Sensors 2023, 23(2), 999; https://doi.org/10.3390/s23020999 - 15 Jan 2023
Viewed by 1890
Abstract
In today’s neonatal intensive care units, monitoring vital signs such as heart rate and respiration is fundamental for neonatal care. However, the attached sensors and electrodes restrict movement and can cause medical-adhesive-related skin injuries due to the immature skin of preterm infants, which [...] Read more.
In today’s neonatal intensive care units, monitoring vital signs such as heart rate and respiration is fundamental for neonatal care. However, the attached sensors and electrodes restrict movement and can cause medical-adhesive-related skin injuries due to the immature skin of preterm infants, which may lead to serious complications. Thus, unobtrusive camera-based monitoring techniques in combination with image processing algorithms based on deep learning have the potential to allow cable-free vital signs measurements. Since the accuracy of deep-learning-based methods depends on the amount of training data, proper validation of the algorithms is difficult due to the limited image data of neonates. In order to enlarge such datasets, this study investigates the application of a conditional generative adversarial network for data augmentation by using edge detection frames from neonates to create RGB images. Different edge detection algorithms were used to validate the input images’ effect on the adversarial network’s generator. The state-of-the-art network architecture Pix2PixHD was adapted, and several hyperparameters were optimized. The quality of the generated RGB images was evaluated using a Mechanical Turk-like multistage survey conducted by 30 volunteers and the FID score. In a fake-only stage, 23% of the images were categorized as real. A direct comparison of generated and real (manually augmented) images revealed that 28% of the fake data were evaluated as more realistic. An FID score of 103.82 was achieved. Therefore, the conducted study shows promising results for the training and application of conditional generative adversarial networks to augment highly limited neonatal image datasets. Full article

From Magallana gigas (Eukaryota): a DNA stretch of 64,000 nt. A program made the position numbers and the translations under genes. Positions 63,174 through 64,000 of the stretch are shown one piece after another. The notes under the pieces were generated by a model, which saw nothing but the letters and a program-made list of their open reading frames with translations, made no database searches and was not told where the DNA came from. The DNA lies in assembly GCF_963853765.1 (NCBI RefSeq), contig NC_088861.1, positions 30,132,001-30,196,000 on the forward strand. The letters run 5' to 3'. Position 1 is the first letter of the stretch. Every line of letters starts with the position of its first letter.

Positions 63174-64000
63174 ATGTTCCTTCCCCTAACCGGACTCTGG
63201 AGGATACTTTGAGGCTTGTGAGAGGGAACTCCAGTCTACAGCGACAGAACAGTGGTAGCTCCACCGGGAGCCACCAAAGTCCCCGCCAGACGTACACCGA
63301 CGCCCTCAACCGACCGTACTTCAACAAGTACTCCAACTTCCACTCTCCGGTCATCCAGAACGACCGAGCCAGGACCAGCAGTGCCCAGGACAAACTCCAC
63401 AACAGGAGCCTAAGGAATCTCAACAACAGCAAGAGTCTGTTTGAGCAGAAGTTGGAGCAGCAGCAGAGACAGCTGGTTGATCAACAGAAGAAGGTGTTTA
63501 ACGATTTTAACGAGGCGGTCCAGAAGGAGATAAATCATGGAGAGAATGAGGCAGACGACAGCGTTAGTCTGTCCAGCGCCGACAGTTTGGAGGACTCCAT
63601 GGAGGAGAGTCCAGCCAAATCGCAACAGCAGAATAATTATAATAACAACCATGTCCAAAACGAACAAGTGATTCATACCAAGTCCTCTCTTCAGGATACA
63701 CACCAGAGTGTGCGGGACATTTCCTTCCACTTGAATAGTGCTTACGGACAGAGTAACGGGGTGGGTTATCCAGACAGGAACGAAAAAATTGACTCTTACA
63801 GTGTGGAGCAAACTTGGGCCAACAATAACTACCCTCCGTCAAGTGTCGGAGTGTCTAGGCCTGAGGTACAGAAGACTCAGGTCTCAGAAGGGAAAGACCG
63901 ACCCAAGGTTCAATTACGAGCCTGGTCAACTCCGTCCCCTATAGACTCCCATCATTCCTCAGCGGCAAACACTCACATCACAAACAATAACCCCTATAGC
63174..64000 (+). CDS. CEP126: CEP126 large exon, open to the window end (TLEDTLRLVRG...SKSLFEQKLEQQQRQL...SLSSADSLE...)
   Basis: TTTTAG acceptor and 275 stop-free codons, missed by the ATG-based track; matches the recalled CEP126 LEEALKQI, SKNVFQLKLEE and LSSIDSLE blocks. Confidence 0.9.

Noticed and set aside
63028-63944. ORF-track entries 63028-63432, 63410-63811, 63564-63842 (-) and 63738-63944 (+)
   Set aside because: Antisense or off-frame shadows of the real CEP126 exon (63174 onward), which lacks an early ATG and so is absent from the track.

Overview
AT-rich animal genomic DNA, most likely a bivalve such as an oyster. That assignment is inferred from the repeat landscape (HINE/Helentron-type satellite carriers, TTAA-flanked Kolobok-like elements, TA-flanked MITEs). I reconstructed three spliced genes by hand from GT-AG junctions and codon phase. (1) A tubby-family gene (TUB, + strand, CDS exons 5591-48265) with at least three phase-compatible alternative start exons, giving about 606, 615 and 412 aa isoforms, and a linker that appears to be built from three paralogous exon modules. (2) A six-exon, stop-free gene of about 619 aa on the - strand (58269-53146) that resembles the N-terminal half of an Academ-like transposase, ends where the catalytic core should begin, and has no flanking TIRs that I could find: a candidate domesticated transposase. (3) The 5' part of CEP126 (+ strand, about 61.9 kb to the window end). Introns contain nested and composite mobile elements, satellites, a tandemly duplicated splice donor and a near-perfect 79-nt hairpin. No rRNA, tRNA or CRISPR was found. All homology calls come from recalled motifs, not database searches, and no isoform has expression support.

(This article belongs to the Special Issue Intelligent Sensing in Biomedical Applications)
Show Figures

Figure 1

15 pages, 6679 KiB  
Article
Encouraging and Detecting Preferential Incipient Slip for Use in Slip Prevention in Robot-Assisted Surgery
Sensors 2022, 22(20), 7956; https://doi.org/10.3390/s22207956 - 19 Oct 2022
Cited by 3 | Viewed by 1175
Abstract
Robotic surgical platforms have helped to improve minimally invasive surgery; however, limitations in their force feedback and force control can result in undesirable tissue trauma or tissue slip events. In this paper, we investigate a sensing method for the early detection of slip [...] Read more.